Writer/Director: Scot Williams
Reviewer: Stephanie Rowe
What is Hope? both a noun and a verb. Noun: A feeling of expectation and desire for a certain thing to happen. Verb: want something to happen or to be the case.
Scot Williams’ powerful psychological drama, takes us on a powerful journey into the life of Norm (Mark Womack) a writer who is struggling to finish his book, however there are several obstacles in his way stopping him from getting the ending he so desires.
Norm shares his flat with Guy (a strong and stirring performance from Rene Zagger) and his ex-wife Hope, played by real life wife Samantha Womack, here performing together for the first time in many years. Needless to say this isn’t the best situation for any of them and Norm is sent into a world of frustration, anger, rage and irritation, as his flat mate Guy grates on his every nerve with his constant know-it-all persona, continually talking down to Norm and contradicting his every thought.
But things only spiral even further when Hope arrives after a drunken night out with Victor (Scot Williams) wrapped tightly around each other, despite only appearing several times Hope manages to rip apart the lives of those around her and her impact on their lives is always much bigger than they really know or expect.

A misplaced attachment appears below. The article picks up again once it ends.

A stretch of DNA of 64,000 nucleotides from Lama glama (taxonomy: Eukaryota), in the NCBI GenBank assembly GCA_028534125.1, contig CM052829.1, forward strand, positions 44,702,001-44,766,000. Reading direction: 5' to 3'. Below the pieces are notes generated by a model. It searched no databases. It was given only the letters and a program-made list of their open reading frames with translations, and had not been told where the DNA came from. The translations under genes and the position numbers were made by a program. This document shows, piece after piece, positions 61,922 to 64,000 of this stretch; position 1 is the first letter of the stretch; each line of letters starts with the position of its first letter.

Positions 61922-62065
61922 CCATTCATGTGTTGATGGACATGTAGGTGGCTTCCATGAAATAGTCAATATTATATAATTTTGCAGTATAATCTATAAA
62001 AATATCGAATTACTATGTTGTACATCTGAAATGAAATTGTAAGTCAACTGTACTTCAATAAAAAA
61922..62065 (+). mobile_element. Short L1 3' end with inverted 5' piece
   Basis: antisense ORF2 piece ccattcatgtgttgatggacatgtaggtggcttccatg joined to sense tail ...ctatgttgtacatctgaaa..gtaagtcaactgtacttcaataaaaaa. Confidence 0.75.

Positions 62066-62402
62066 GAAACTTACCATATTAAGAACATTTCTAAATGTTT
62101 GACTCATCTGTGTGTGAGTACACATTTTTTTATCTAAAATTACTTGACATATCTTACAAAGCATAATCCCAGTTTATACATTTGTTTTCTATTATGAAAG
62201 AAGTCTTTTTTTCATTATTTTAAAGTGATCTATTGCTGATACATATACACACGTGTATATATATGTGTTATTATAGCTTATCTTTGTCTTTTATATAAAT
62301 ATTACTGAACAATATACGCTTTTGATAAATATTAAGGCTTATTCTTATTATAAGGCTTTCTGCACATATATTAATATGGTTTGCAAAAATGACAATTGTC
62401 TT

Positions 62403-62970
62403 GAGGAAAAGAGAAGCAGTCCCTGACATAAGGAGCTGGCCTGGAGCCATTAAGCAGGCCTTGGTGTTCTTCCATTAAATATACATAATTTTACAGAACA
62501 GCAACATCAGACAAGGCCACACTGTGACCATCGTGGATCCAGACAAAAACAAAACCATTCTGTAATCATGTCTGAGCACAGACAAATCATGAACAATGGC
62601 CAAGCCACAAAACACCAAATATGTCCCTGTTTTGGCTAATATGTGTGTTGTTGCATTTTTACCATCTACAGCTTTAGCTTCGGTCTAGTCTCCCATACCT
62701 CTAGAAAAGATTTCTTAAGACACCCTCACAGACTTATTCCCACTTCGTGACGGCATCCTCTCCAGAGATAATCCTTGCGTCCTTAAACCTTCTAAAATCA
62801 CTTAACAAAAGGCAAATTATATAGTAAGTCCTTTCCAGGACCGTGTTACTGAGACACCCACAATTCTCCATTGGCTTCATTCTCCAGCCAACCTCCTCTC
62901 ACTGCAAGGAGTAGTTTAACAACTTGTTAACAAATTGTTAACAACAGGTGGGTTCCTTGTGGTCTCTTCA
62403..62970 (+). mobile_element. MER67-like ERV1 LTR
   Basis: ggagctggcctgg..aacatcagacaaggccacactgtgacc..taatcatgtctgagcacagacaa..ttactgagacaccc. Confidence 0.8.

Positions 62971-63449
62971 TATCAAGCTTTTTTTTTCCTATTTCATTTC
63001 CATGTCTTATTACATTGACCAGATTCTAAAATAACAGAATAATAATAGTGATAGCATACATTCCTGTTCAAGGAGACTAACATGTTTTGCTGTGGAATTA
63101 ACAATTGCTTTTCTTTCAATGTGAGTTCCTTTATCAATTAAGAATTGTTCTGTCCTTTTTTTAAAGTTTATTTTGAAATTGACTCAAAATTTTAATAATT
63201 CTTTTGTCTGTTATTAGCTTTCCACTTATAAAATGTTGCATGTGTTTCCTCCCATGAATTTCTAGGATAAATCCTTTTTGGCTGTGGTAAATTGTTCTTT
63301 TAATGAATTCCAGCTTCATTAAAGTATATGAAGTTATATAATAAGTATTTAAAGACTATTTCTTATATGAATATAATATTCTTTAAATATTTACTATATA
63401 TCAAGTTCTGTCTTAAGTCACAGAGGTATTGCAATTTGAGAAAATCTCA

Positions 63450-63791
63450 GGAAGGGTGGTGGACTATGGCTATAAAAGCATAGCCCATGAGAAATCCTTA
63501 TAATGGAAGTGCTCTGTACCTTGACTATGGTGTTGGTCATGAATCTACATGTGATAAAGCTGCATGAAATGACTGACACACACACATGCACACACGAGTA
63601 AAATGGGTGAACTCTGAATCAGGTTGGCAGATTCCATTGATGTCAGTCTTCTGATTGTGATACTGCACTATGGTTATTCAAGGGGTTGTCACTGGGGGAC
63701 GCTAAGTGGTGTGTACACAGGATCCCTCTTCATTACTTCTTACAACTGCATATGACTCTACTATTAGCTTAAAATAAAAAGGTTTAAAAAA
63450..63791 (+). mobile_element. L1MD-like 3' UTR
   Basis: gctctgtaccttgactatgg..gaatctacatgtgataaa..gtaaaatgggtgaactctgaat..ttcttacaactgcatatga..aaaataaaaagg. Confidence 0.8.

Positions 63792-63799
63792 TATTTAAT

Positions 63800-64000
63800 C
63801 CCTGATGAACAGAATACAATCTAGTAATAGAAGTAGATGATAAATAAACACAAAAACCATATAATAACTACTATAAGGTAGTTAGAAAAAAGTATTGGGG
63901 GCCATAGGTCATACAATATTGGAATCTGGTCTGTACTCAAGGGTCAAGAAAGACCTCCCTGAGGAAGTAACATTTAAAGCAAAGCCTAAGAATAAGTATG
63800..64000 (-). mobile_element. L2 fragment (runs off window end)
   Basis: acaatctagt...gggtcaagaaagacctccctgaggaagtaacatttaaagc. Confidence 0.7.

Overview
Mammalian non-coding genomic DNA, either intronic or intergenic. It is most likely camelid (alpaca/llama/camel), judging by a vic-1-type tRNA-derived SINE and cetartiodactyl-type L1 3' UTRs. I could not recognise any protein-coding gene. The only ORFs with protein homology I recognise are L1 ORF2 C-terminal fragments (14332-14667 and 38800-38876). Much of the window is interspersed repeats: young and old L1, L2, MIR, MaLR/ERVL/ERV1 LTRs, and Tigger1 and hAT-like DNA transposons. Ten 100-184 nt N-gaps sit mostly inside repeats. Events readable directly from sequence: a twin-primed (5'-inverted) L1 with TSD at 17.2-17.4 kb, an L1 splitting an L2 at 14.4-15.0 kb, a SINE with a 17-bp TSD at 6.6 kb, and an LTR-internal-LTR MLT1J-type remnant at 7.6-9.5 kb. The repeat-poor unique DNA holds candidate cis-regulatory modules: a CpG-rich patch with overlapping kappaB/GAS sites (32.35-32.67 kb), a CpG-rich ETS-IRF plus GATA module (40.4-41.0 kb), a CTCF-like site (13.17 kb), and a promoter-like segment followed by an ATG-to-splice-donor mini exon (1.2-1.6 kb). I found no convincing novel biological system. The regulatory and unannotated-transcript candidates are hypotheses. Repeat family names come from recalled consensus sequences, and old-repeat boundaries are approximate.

Directed with flair and finesse Scott Williams manages to combine the rôle of actor and director admirably, there are some strong elements which add depth to the production, using Laurel &Hardy clips on the TV as an inner consciousness is a wonderful touch – however if one is to criticise the production, it would be that the expected ‘Thriller’ side of the production wasn’t as strong as the marketing material would suggest. In the rôle of drug dealing Victor he provided the play with a much needed element of common sense, while he may be morally corrupt, his life experience speaks volumes, he has a strong chemistry with Samantha Womack (Hope) that really brings their tawdry affair from their first passionate on stage kiss, to their off stage fumbles to life.
However the show really shines strongly through Mark Womack’s Norm, who manages to balance the many sides of this unsteady character with precision and dedication.
Hope takes a slightly sideways step to the type of productions we have come to know from the Royal Court, but in no means, is it any less accomplished or entertaining, in fact Hope, is a powerful and thought provoking drama, with plenty of twists to keep you engrossed until the final beat.
The show is an accomplished production and is well worth a trip to the Royal Court to see, It just lacks a certain thriller experience that was expected. It is a very thought provoking play and one has to be curious as to where Williams mind was when he came up with the idea. When the show is over there comes a little twist that keeps you in your sits for a while longer.